Don Quixote gets a Tam-Brahm twist
In his debut novel Mr Iyer Goes To War, Ryan Lobo tips his hat to his literary idol Cervantes and his most famous creation Don Quixote
Award-winning photographer and filmmaker Ryan Lobo is known for his mastery in storytelling through images. His panache in keeping things real has won him many accolades, including a standing ovation at his TED talk on compassionate storytelling in photography. For his debut book, however, Lobo wanted to shift gears a little and try his hand at fiction.
"Fiction gives you the freedom to create your own stories, you can build whatever narrative you want," says the author. Titled Mr Iyer Goes To War, the book revolves around a Don Quixote-esque protagonist who stops at nothing to live life by his ideals. It tells the story of Mr Iyer and the adventures that follow when he realises he's an incarnation of Bheema from the Mahabharata.
"Like Quixote, my protagonist too, keeps getting beaten down, but he doesn't give up. He's never broken on the inside," Lobo says. A Goan based in Bengaluru, it's interesting that he chose a Tamil Brahmin based in Varanasi as his protagonist. Ask him why and he says, "I needed the character to be an Indian who believed and lived his mythology. Quixote believed in the ideals of a time gone by, and lived those with disastrous consequences. In some regards, the Tamil Brahmins too lived a life of exile, most of them left their home state but pride was an integral part of this community. I had also spent a lot of time in the Ganges during my documentary days, so that played on my consciousness."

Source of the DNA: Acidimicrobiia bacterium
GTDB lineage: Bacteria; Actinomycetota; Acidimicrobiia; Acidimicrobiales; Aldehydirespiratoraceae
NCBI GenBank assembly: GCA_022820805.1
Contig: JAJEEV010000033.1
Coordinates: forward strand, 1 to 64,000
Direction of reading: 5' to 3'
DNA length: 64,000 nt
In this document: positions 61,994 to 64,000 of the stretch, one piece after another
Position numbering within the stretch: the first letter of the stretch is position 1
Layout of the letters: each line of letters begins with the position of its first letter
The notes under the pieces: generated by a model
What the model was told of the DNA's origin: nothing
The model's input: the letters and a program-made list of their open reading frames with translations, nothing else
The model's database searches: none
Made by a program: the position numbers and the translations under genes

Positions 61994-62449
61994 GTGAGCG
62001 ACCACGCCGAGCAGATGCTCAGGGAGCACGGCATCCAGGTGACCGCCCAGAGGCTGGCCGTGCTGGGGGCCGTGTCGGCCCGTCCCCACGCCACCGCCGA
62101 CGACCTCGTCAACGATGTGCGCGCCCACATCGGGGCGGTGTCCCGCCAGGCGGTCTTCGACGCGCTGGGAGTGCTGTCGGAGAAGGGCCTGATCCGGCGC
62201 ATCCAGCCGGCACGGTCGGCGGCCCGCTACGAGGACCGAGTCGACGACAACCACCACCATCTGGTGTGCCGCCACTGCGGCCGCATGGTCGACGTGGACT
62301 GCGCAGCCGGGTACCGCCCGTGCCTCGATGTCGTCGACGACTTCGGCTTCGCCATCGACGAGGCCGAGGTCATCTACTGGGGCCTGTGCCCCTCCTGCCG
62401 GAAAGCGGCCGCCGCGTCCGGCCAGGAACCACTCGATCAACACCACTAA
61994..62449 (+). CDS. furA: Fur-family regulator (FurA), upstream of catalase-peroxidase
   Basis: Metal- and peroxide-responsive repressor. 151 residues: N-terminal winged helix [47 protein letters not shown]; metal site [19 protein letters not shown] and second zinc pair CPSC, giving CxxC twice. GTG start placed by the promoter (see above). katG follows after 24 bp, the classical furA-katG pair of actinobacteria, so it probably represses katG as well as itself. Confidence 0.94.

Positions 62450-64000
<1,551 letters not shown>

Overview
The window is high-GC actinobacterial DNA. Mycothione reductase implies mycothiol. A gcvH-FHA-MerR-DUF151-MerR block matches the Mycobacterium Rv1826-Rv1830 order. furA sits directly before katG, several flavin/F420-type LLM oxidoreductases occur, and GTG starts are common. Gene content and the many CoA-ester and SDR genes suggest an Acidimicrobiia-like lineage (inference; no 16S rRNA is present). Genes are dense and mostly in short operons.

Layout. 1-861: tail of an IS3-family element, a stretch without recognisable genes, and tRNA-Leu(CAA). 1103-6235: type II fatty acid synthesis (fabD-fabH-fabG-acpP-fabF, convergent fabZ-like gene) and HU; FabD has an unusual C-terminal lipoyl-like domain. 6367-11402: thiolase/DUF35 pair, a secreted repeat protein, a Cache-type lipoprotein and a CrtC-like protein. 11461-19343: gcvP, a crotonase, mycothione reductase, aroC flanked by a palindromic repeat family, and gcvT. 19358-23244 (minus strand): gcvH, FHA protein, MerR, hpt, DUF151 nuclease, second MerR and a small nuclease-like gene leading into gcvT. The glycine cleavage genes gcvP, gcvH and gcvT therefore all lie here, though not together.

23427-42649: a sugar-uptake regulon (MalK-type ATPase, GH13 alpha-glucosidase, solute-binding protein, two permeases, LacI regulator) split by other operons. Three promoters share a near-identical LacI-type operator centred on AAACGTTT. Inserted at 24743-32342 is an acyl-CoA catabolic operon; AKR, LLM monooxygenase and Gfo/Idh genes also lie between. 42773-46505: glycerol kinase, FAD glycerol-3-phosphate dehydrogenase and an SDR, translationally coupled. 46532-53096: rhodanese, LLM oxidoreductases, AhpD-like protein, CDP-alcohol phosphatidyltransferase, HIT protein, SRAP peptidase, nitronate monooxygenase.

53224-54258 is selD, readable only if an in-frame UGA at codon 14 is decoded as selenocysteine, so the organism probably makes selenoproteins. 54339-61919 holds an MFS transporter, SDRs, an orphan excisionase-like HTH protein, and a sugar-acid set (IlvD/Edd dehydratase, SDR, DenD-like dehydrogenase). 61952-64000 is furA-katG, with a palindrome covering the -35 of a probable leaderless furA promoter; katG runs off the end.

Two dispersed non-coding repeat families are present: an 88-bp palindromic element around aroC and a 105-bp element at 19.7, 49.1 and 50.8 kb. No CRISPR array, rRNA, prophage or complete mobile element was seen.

Lobo had initially written this book as a screenplay in 2011, but later adapted it into a book. His deep engagement with Miguel De Cervantes and his most famous work, Don Quixote, led to Mr Iyer's story. "I read Cervantes and was interested in his life. He led a life of great trial and suffering but he was a man of integrity. Likewise, his often obnoxious and stubborn protagonist Don Quixote was an idealist who lived in a Spain in decline, and that led to a disastrous life for him. It's actually a very cruel book given the relentless nature of it. I felt it applied to our history in some ways," explains the author.
From a degree in science to a career in photography and films, Lobo's leap across fields was not something he had planned. "I am not sure myself how it all happened. One day, I was examining bacterium in a lab in Ohio and the next minute I was looking for cheap tickets back home, slightly desperate. I guess we have to forget about the life we plan for ourselves and live the one that leaps up on us. I always loved painting and reading. The adventure photography promised, in the days before digital photography, attracted me. In time, that changed too," he says.
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